McHENRY, Md. — Alana Harman recalled various experiences she’s had over the years as a 4-H member. At age 12, she had to tube-feed a goat because its mother wouldn’t nurse it and the kid refused to drink from a bottle.

While the baby goat got off to a rough start, it ended up being a county bred grand champion.

That was seven years ago.

Recently, Harman, now 19, sold a goat and steer at the 63rd annual Garrett County Agriculture Fair’s 4-H and FFA livestock sale.

Although she’s studying accounting at Frostburg State University, Harman said her future, like her past, will include work in agriculture.

Her brother Jesse, 17 and their sister Daphne, 14, also exhibited animals at the fair.

“It’s a lot of work,” Jesse said of raising livestock to sell. He also recalled when he was younger and sold animals he had raised. “It’s really hard (to let go) the first time, then you start to make money.”

The Harman siblings were among 193 exhibitors that earned $417,174.55 at the sale and sold 297 animals, which included 41 sheep, 111 swine, 82 steers, 59 goats, two pens of three rabbits and two pens of two chickens.

Holly Bittinger of Salisbury, Pennsylvania, was at the fair with her daughter Kammy, 13, who was preparing to sell a steer at the market.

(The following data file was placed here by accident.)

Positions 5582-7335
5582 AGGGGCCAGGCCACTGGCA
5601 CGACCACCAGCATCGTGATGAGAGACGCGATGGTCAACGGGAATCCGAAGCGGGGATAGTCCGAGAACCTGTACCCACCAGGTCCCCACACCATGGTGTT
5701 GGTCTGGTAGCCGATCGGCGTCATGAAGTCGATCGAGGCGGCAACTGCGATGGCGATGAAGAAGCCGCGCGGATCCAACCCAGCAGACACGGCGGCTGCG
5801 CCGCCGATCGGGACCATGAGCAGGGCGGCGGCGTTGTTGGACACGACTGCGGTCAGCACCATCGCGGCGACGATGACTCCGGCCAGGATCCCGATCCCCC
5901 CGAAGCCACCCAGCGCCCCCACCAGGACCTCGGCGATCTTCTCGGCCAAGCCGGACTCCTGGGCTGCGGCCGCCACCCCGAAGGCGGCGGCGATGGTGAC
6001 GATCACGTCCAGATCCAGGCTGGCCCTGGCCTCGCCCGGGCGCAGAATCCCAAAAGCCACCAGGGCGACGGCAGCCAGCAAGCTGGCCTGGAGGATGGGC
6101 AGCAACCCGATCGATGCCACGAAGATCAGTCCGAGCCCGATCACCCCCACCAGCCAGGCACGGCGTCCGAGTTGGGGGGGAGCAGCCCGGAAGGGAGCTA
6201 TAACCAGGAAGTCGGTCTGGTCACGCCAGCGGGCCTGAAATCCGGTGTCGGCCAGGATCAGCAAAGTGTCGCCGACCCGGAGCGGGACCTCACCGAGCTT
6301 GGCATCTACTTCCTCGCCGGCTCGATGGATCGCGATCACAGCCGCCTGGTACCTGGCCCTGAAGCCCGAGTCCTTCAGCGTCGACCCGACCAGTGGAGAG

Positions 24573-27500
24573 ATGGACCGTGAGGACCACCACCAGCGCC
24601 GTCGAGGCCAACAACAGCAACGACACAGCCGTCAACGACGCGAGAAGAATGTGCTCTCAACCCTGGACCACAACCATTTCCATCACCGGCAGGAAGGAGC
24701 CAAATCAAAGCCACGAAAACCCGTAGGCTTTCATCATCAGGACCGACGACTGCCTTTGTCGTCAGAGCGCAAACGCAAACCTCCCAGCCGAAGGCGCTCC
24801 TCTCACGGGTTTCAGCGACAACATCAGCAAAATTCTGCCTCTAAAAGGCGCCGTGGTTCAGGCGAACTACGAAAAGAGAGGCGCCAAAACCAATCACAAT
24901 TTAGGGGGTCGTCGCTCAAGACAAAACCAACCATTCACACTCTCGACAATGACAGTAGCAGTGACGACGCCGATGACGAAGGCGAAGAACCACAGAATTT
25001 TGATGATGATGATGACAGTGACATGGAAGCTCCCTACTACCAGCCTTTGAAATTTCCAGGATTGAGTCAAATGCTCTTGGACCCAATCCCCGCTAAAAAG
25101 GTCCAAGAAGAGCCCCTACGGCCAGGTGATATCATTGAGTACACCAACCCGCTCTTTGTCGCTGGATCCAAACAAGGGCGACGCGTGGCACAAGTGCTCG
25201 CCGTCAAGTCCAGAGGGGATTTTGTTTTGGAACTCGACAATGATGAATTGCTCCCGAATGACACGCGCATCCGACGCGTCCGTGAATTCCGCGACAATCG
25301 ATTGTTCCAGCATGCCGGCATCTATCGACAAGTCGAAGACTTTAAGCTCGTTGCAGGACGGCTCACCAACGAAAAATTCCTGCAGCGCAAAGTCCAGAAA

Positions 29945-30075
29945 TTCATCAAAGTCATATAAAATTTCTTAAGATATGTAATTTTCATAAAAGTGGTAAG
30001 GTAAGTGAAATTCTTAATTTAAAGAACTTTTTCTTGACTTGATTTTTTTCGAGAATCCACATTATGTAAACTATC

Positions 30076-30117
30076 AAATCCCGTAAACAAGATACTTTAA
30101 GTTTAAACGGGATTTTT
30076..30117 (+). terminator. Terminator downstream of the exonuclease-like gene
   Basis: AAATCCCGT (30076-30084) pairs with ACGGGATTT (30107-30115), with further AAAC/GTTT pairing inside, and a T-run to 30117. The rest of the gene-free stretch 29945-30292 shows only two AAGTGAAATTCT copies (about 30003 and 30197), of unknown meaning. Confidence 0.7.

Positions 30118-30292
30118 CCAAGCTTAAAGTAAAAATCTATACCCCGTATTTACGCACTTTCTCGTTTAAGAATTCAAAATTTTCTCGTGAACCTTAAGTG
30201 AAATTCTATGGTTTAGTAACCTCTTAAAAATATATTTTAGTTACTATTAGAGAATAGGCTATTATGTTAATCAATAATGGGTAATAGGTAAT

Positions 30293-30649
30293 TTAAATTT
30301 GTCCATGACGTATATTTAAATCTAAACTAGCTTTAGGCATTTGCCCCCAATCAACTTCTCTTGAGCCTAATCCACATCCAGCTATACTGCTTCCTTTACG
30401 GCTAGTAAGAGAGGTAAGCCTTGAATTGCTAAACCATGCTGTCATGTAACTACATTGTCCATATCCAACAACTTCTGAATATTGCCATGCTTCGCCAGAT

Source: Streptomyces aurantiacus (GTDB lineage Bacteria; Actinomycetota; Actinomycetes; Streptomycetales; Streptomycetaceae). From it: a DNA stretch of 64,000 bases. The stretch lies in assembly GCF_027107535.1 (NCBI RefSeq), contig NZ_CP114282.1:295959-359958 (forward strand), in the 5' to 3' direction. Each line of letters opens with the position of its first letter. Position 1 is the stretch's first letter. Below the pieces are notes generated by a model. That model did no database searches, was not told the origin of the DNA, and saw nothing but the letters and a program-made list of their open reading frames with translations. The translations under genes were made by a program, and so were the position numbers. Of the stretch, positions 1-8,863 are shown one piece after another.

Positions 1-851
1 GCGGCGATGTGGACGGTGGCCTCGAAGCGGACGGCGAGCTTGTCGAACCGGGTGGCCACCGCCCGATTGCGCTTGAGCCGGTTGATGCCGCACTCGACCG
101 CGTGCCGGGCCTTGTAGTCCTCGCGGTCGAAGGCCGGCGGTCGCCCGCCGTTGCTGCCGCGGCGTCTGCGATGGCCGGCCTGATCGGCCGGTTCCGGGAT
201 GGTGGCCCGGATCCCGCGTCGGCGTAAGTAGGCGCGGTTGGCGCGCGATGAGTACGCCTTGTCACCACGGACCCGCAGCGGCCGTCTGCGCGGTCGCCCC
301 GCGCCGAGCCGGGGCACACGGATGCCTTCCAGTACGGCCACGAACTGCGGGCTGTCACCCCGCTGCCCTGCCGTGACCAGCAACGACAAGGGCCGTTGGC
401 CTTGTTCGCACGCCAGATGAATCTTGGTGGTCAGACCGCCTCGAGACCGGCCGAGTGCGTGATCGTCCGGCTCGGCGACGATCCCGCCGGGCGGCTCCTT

Kammy is a member of the Avilton 4-H Club.

“I was in 4-H, I grew up on a farm,” Bittinger said of encouraging her daughter to become active in the organization. “It teaches her responsibility.”

McHenry resident Leah Fratz, 11, is a member of the Oak Hill 4-H Club. She sold a steer and sheep at the fair.

Leah talked of the work involved to get the animals ready for the annual sale.

“They have to learn to be good and just (walk) with you,” she said of training her sheep to be exhibited. “We work about two hours every night and morning, or even longer.”

Sierra Tichnell, 17, of Oakland sold a Boer goat at the event.

“Genetics mean a lot,” she said of choosing a good market animal. Diet and exercise are also important. “I actually run my animals so they build more muscle than fat.”

Sierra plans to attend the University of Kentucky and study animal science to become a veterinarian.

“It’s something that I’ve wanted to do my entire life,” she said. “It’s just a passion of mine.”

Teresa McMinn is a freelance writer in western Maryland.